Why You Need to Know HTML5 and CSS3 Pt.2

So today I’d like to show you how simple Html5 has made embedding video into your pages. In fact, I beleive we should drop the term embedding video as it is now a fully supported stardard. In any event, the inclusion of video in a web page now is very similar to that of the classic image tag <img src=”…”>.

For example, the most basic video tag looks like this:

<video src="SampleVideo.mp4"></video>

This will place the video on your page with no user controls, sized to the default dimensions of the video and will start playing upon page load. Now of course you will want to fit the video properly(even though you encoded at the proper resolution right?) and this is done exactly how img tags are done. Also we’ll want the user to have some kind of control over the video element to play, pause, stop, etc. We do this simply by mentioning controls to get the browser’s default implementation. If we wanted to design our own controls for the video element, then methods are exposed in javascipt to do this such as .play(), .pause() and .playbackRate which is a property to define the speed of playback( think fast forward or slow motion) in which 1.0 is normal speed. For now we’ll use the default controls.

<video src="SampleVideo.mp4" width="640" height="480" controls></video>

Two items that I beleive are essential to know is the preload and autoplay properties. These are extremely useful to prevent what I call the “Myspace effect”, in which upon page load 10 to 15 different video and audio players all fire off at once. Firstly preload is a property which tells the browser to start pulling this file off the server as soon as the page loads. This is fine if the content of the page is centered around the video element(such as youtube) but clearly not appropriate on a page with many video elements, such as vlog with many days of posts on one page which would kill the user’s bandwidth. With preload disabled the video element will only start pulling the file when needed. To enable preload simply mention it in the video tag and to disable set it to none.

<video src="SampleVideo.mp4" width="640" height="480" controls preload></video>


<video src="SampleVideo.mp4" width="640" height="480" controls preload="none"></video>

Secondly is autoplay which does exactly that. With the autoplay property the browser will pull the file and begin playing as soon as possible. Again, think youtube type scenarios. Html5 does not consider the Myspace effect and leave this up to the developers/designers. Hopefully the page and/or browser will have settings to ignore autoplay settings for users who do not like this functionality.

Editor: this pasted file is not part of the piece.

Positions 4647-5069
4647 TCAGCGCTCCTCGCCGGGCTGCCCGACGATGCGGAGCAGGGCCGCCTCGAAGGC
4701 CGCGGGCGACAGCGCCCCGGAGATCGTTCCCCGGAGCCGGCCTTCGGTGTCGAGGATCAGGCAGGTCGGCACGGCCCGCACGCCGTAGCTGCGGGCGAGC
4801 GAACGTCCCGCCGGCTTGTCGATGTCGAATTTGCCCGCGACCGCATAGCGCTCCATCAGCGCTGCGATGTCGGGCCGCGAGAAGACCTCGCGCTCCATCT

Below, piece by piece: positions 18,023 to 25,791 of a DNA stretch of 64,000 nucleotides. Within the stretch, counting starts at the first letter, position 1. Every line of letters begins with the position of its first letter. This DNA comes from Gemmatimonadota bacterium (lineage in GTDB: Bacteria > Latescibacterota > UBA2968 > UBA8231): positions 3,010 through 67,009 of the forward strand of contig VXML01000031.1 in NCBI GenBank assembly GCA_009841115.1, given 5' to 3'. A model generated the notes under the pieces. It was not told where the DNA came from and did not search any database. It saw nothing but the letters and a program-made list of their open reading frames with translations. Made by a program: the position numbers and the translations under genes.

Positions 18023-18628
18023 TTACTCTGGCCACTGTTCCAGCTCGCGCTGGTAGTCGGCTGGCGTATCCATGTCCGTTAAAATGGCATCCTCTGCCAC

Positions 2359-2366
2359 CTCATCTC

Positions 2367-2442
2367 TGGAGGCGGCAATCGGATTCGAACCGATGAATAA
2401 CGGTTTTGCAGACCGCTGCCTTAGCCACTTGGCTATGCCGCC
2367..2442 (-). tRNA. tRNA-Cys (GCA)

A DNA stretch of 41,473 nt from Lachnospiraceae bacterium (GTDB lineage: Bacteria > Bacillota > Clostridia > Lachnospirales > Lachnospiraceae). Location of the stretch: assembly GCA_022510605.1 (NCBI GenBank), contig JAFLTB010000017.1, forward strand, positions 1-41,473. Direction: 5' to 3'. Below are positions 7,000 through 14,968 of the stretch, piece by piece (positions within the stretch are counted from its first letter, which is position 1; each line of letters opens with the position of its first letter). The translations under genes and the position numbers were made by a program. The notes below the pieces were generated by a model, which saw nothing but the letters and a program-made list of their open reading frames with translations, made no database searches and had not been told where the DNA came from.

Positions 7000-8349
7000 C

Lastly comes the issue of codecs, what video codecs are supports by Html5? Well officially this is not currently specified in the Html5 spec but all the popular browsers are going forward with the implementation of Ogg and H.264 containers. Microsoft recently has wavered on Ogg, the safe bet is on H.264 encoded files. However, the video element does allow for multiple source elements to be declared should this become and issue. The browser will then load video source elements in succession until one successfully plays. However, when doing this when trying different formats you’ll want to hint to the browser of the codec with the type property. This part of Html5 gets a bit ugly but I beleive a year from now we won’t even be concerned with this. A video codec will be agreed on, I’m betting on H.264, and we won’t have to think about it.

<video width="640" height="480" controls autoplay>
<source src="SampleVideo.ogv" type='video/ogg; codecs="theora, vorbis"'>
<source src="SampleVideo.mp4" type='video/mp4; codecs="avc1.42E01E, mp4a.40.2"'>

So this is Html5 video in a nutshell. It is all very simple and everyone should not shy away from putting video and other dynamic content on their web pages going forward. This is a standard so expect it to work on all major browsers and mobile going forward.

Please do leave a comment if you have any questions or suggestions for future posts or message me on twitter @Keyboardg or email me at Greg@Databoost.org.


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